Updated September 30, 2013
Scientists once believed that genetic information was fixed at the time of fertilization, and therefore was beyond any outside influences. This has been found to be untrue. Good genes are “turned on” by a healthy environment, just as “bad genes” are silenced by a healthy environment. In practical terms “a healthy environment” means a diet based on a plentiful supply of starches, vegetables, and fruits (avoiding animal-derived foods and oils). The biochemistry involved is complex, but may be of interest to you.
Genetics is the study of heredity in general and genes (DNA) in particular. Changes in genes occur only over long periods of time (measured in tens of thousands of years) through evolution, whereas expression of the information stored in our genes changes rapidly and is effected by pressures from the outside environment. Epigenetics is the study of these timely adaptations. (The Greek prefix epi- in “epigenetics” refers to biologic changes that occur that are “on top of” or “in addition to” those directed by our basic set of genes that we inherit from our parents.)
Reading the Genetic Code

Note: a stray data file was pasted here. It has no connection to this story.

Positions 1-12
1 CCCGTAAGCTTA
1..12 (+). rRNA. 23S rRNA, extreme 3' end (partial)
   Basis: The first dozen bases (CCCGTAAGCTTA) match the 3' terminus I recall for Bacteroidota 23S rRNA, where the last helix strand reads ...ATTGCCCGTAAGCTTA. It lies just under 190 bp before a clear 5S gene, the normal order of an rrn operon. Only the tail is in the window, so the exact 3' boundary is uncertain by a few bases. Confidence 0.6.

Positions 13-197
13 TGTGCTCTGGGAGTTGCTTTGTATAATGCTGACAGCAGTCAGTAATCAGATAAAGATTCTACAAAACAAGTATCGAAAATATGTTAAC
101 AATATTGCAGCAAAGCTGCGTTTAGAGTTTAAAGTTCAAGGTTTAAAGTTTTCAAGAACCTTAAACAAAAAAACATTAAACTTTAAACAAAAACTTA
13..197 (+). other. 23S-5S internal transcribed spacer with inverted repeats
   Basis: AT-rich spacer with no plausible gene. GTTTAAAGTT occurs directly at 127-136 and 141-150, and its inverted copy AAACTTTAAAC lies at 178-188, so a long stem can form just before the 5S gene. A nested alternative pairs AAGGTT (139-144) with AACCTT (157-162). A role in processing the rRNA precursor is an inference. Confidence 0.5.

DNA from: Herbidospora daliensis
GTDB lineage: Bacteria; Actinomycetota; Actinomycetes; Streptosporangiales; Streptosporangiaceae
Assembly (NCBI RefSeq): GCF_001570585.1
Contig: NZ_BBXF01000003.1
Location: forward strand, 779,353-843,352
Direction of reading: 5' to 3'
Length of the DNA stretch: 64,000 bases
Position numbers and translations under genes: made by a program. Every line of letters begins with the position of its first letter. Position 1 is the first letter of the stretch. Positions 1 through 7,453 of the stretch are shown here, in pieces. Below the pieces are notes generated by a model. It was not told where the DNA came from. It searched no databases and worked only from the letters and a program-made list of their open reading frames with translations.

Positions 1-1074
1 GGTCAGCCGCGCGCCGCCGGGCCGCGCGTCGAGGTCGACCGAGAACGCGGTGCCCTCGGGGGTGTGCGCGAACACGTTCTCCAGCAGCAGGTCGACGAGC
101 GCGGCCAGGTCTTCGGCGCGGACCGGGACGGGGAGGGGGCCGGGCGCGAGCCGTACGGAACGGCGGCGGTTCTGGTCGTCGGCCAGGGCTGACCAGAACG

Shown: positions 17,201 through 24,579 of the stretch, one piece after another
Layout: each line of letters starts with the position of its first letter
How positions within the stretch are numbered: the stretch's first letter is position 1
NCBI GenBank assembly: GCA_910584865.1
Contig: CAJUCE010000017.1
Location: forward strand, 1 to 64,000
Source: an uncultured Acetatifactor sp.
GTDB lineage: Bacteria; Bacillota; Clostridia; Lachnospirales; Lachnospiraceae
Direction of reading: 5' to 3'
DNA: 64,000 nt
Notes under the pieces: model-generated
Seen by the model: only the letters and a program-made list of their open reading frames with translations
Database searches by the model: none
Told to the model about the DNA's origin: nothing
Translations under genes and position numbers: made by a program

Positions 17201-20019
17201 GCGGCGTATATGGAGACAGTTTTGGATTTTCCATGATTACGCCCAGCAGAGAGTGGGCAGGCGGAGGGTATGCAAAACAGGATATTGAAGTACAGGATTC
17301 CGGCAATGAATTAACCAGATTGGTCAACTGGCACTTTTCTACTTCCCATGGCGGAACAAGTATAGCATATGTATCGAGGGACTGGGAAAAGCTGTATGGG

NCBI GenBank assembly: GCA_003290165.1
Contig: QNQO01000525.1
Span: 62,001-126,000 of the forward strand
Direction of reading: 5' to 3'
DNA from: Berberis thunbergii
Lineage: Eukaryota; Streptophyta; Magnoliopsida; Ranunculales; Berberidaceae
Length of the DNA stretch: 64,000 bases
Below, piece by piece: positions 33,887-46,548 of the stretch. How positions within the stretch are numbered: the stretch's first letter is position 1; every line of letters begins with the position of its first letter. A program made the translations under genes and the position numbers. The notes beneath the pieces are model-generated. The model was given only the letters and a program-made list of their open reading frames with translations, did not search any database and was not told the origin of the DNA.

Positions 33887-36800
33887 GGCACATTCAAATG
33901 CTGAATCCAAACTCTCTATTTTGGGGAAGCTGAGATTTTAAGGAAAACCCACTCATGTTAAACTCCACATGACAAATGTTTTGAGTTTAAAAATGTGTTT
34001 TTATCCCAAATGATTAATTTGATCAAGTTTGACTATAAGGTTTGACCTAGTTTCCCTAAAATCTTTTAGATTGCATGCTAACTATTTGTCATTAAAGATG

The most fundamental form of epigenetics accounts for our entire development. Life begins with genetic information from the father (sperm) and the mother (egg) joining together to form a fertilized egg; thereby the basic genetic code for a person is established. Within this one cell is all the information required to grow all the parts of a baby, including perfectly formed hair, a nose, lips, a heart, and two legs. To accomplish this remarkable differentiation during the development of the embryo, specific segments of the genetic code (DNA) either become active or remain silent at specific times within specific cells. For a nose to grow on a child’s face, the “nose genes” in a few embryonic cells must be turned on while unrelated genes are turned off. Exactly how these precisely orchestrated events play out is still a mystery.